In 2011, Serge and Josselyne were among a group of deeply committed lay practitioners envisioning a new ‘manyfold’ community practice center in the south of France, known as Montagne du Dharma, or Dharma Mountain (manyfold meaning monks, nuns, and diverse lay practitioners). A group of 15 to 20 people, including 3 nuns and 2 monks started working together, holding a few visioning retreats for themselves, and sharing dreams to manifest a center that could especially support the future of young people in France. They envisioned a community where lay friends lived all-year round, and the monastics would often come to support it with retreats.

As they enthusiastically shared their visions and plans with others, a growing tidal wave of interest and questions from lay friends around France came as a response. They started a blog with news of its early development, and started receiving donations, collecting 30,000 Euros as a starting fund. This number soon grew to 60,000 Euros, even with no building or land yet under their name.

Eventually, a donor appeared who wanted to offer a large house in the mountains of Ardeche, which was remarkably beautiful in the pristine forest, but also remarkably cold in the dead of winter. After some months of discussion, the community knew it wasn’t the right conditions for a community practice center, and the project was placed on hold. The steering community, including Serge and Josselyne, needed to let go of their dreams for the moment and let Montagne du Dharma breathe by itself for the time being.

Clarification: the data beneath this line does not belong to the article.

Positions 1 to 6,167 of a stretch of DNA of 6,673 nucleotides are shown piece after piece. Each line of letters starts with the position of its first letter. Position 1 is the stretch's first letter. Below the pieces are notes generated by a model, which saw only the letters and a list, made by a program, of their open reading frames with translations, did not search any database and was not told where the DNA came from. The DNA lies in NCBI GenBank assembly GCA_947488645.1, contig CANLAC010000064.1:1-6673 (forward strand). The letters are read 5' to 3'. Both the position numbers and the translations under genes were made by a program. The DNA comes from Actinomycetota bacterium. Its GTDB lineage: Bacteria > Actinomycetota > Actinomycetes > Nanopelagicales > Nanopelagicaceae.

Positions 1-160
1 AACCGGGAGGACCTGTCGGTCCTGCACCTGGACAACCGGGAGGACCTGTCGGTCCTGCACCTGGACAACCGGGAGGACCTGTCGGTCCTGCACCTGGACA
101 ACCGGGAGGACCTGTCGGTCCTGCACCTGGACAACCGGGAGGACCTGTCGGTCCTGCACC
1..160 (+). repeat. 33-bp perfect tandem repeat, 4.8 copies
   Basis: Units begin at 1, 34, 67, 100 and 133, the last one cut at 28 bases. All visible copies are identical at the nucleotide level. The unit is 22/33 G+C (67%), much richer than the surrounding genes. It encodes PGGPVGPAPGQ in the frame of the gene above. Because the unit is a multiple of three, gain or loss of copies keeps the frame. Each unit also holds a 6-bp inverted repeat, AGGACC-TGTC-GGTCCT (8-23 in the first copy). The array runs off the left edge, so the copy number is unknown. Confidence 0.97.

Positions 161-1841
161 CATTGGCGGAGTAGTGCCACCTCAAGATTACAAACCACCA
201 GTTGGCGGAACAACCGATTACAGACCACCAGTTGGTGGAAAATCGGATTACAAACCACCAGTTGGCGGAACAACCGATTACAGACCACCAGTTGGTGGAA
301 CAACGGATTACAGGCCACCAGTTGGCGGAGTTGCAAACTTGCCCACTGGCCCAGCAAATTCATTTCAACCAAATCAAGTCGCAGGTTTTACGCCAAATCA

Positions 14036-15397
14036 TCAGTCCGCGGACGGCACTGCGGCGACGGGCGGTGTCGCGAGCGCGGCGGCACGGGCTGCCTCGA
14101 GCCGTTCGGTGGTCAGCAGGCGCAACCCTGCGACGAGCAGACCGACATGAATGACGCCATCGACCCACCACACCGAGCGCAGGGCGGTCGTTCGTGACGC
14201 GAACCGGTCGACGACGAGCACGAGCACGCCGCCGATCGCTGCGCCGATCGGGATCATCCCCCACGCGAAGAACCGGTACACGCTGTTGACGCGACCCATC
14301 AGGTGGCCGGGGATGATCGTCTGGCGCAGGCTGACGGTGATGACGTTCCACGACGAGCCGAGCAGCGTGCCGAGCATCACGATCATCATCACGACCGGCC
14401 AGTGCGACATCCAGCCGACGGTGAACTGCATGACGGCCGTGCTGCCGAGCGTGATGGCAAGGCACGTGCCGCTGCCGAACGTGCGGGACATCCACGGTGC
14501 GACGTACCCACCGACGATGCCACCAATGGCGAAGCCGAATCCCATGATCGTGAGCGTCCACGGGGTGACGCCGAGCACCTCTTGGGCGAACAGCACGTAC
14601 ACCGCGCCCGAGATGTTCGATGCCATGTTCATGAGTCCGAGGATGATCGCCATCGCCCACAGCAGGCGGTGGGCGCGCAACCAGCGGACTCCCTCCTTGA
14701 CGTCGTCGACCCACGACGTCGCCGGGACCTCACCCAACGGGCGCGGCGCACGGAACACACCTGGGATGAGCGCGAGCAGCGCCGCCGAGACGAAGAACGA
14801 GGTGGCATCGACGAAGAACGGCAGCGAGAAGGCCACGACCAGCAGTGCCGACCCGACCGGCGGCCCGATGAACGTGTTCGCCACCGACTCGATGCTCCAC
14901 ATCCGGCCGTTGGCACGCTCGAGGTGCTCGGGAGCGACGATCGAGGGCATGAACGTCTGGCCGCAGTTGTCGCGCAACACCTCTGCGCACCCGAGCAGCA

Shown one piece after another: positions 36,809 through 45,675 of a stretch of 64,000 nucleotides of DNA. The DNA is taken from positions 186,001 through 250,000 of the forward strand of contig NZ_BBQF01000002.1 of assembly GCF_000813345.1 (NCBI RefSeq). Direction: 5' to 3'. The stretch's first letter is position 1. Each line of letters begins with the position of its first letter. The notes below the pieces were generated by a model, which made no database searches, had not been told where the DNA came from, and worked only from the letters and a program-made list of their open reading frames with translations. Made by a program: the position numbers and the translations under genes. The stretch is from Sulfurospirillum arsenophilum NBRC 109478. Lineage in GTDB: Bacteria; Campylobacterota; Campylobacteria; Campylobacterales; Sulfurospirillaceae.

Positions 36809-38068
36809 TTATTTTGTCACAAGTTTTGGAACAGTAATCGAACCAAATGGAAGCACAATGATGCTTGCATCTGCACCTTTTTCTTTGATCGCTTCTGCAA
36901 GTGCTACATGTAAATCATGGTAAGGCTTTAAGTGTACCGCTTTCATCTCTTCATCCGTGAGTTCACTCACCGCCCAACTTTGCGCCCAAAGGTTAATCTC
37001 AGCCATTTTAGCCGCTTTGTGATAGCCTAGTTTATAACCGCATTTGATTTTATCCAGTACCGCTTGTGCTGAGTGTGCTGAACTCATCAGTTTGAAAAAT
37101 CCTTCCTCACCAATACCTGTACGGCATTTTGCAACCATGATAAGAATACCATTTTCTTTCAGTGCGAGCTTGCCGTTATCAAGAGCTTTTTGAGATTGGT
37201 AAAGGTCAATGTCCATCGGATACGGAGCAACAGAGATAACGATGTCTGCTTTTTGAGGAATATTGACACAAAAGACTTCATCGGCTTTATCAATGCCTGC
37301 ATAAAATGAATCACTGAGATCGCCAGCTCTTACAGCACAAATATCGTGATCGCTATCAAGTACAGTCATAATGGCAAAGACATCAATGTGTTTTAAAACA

But the seeds for a residential lay community were still deeply planted in them all.

Larry Ward offers the gift of song to the West Hamlet community in their dining and living area during the annual New Years Eve retreat and celebration…

….Meanwhile, over 20 years later, joyful community living still ripens in the same space.

Soon after, while visiting Plum Village, monastic Brother and longtime friend Phap Lu spoke to Serge and Josselyne, “Why don’t you have a practice center close to Plum Village instead, where you can form community the easiest, and have the most support from the monastic Sangha for your practice?”

There were already many lay friends living in the vicinity of the Village; it was clearly a burgeoning Sangha for both monastics and lay friends, no doubt about it. People were attracted to the monastery and days of mindfulness, and keen on community living.